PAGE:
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Squaring the expectations circle

Squaring the expectations circle

Time for some Christmas magic?


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One of the strange features of Christmas is the way we suddenly become enthusiastic about things that aren’t normally very popular. After all, the modern consumer doesn’t seem to demand mince pies, crackers, tinsel or Brussels sprouts for most of the year.

Few festive traditions provoke a stronger reaction than the Christmas Pantomime. But love it or hate it, Panto seems to be more popular than ever. Perhaps that’s down to the eternal appeal of the “Hero’s Journey”, as Aladdin or Dick Whittington overcome all obstacles in search of happiness.

For many businesses, it’s the need to satisfy shifting stakeholder expectations that is taking on the appearance of a heroic quest. My banking clients certainly seem to face a number of daunting trials in this area.

The first of these trials comes in the form of investor expectations. UK and European banks are struggling to generate shareholder returns in excess of their cost of capital. In some cases, it’s only because those costs are currently so low that banks are creating value at all. Some institutions can wait for interest rates to start rising and others look on in dread.

Of course, the banks might be tempted to blame these investor challenges on another group of stakeholders – regulators. UK and European banks continue to face a cascade of regulatory initiatives spawned by the G20’s post-crisis agenda. Basel IV and resolution planning are two examples of incoming changes that will increase banks’ capital requirements. The aim may be to strengthen the sector, but the effect is to make it harder for banks to satisfy their investors.

And regulation is not only having a financial effect. Post-crisis initiatives such as Open Banking and GDPR promise to upend traditional customer relationships, with a fundamental impact on retail banking business models.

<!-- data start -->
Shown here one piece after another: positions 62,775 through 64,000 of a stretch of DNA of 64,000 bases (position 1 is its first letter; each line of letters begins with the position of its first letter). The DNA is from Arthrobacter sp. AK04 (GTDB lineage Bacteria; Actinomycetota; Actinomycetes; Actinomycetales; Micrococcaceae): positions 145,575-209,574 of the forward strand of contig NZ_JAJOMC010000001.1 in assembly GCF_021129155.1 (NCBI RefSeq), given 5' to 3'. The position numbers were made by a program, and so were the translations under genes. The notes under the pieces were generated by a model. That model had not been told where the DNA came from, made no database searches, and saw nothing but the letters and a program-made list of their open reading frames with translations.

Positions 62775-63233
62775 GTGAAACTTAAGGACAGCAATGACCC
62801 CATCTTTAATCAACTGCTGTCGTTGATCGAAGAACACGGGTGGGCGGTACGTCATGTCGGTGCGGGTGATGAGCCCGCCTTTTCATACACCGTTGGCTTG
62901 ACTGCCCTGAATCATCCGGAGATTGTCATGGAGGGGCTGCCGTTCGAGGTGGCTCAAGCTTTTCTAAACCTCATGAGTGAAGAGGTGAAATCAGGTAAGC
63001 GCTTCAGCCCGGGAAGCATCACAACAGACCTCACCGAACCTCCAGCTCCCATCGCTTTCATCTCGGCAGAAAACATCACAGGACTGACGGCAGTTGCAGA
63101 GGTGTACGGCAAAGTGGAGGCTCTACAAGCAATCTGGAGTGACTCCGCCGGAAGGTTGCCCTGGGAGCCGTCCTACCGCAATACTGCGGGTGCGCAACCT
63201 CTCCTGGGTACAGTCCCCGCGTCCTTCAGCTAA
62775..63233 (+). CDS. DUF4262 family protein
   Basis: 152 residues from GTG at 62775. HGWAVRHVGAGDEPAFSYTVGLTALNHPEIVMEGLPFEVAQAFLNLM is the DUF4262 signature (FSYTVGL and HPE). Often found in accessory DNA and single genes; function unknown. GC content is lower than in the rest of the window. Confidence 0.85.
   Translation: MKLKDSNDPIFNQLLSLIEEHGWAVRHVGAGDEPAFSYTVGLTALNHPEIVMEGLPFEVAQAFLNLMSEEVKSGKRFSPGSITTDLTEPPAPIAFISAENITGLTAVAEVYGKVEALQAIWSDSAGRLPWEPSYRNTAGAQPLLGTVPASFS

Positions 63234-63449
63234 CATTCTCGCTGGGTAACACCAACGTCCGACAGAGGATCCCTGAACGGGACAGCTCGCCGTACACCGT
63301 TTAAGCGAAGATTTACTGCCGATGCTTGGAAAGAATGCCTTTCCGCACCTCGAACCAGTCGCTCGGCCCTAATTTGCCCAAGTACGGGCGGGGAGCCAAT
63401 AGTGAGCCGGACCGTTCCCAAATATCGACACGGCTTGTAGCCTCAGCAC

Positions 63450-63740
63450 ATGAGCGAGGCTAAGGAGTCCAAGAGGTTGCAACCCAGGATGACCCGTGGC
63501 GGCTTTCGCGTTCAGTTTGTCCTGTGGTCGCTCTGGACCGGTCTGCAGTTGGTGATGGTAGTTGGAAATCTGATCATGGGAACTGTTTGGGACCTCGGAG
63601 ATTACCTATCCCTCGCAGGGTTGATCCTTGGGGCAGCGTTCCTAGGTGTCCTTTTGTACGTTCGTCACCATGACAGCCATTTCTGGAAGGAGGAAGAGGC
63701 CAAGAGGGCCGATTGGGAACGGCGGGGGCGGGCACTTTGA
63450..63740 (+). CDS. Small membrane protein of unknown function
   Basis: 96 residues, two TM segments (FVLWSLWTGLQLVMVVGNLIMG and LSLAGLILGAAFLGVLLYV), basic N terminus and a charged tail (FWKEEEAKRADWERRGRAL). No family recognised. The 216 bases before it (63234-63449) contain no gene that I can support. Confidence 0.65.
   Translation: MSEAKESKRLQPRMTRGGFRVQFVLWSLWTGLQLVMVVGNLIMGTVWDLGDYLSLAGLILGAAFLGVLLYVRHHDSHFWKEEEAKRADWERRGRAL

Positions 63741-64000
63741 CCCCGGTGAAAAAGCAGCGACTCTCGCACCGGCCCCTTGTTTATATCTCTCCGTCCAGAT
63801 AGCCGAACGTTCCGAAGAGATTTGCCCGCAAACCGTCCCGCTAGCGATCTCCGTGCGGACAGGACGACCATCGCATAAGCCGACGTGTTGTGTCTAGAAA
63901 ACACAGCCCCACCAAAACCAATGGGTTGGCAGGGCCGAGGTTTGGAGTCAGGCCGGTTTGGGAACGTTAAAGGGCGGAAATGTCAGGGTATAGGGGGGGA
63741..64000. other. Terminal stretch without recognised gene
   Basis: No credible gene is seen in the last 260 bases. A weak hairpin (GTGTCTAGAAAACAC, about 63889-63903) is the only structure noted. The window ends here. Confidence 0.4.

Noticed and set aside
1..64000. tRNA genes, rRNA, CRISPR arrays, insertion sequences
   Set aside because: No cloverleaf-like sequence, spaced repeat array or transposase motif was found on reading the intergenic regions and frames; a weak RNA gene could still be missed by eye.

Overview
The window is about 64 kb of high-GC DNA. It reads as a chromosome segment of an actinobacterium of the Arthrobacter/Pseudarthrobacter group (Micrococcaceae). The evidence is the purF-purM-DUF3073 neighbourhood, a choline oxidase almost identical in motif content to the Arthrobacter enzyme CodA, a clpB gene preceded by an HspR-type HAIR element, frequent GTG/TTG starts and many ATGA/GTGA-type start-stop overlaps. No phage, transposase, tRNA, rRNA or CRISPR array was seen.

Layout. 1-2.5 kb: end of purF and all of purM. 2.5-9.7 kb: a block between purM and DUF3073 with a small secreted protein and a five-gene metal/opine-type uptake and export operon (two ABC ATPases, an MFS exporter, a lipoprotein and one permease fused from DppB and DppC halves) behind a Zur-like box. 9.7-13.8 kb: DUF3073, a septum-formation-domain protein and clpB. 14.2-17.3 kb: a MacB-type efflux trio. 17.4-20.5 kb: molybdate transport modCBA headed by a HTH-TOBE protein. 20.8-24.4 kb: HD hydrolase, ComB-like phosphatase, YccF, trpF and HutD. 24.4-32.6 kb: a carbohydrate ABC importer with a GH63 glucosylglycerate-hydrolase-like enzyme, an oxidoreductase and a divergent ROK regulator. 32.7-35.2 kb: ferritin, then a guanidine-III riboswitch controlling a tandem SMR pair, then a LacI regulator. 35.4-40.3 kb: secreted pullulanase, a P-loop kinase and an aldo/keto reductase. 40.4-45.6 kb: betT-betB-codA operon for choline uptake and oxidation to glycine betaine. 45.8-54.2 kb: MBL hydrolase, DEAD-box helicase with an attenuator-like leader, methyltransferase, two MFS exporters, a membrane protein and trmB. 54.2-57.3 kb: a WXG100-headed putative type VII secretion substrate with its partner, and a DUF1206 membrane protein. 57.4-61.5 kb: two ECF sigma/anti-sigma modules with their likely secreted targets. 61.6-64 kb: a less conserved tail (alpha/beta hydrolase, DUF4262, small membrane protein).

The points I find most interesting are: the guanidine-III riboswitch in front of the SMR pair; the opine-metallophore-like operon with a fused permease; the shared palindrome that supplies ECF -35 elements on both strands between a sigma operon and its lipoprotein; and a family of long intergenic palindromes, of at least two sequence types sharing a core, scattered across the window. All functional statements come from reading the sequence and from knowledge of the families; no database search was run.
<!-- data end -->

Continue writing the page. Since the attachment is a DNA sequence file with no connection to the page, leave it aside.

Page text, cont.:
It’s revealing – perhaps worrying – that it has taken me until my sixth paragraph to mention customers. It shows how the demands of investors and regulators can make it all too easy for banks to lose sight of customer journeys.

The Mortgage Market Review illustrates this perfectly. The mortgage application process is now far longer, slower and more demanding than it was five years ago. These changes have customers’ interests at heart and have helped to stabilise the market. But they also make it far harder for banks to deliver a seamless customer experience; something consumers demand more and more.

It’s not just banks that are struggling to deliver great experiences. KPMG Nunwood’s latest customer experience survey shows that UK brands across sectors including retail, travel, entertainment and telecoms are struggling to keep pace with rising customer expectations.

In fact, while a few companies in every sector are improving their customer experience scores, overall customer satisfaction with UK plc is at its lowest in the survey’s eight year history. The study shows that a handful of standard-setting companies are pushing up customer expectations across the board – and that most firms are unable to live up to those standards.

These findings show that satisfying different stakeholder groups cannot be an ‘either/or’ proposition for any business.

So if the Fairy Godmother were to offer businesses a Christmas Wish, perhaps they should ask for the ability to satisfy customers, regulators and investors at the same time – all the time. That’s a tall order - even for someone with a magic wand! But anything’s possible at Christmas….

© 2020 KPMG LLP, a UK limited liability partnership, and a member firm of the KPMG network of independent member firms affiliated with KPMG International Cooperative, a Swiss entity. All rights reserved.

KPMG International Cooperative (“KPMG International”) is a Swiss entity. Member firms of the KPMG network of independent firms are affiliated with KPMG International. KPMG International provides no client services. No member firm has any authority to obligate or bind KPMG International or any other member firm vis-à-vis third parties, nor does KPMG International have any such authority to obligate or bind any member firm.

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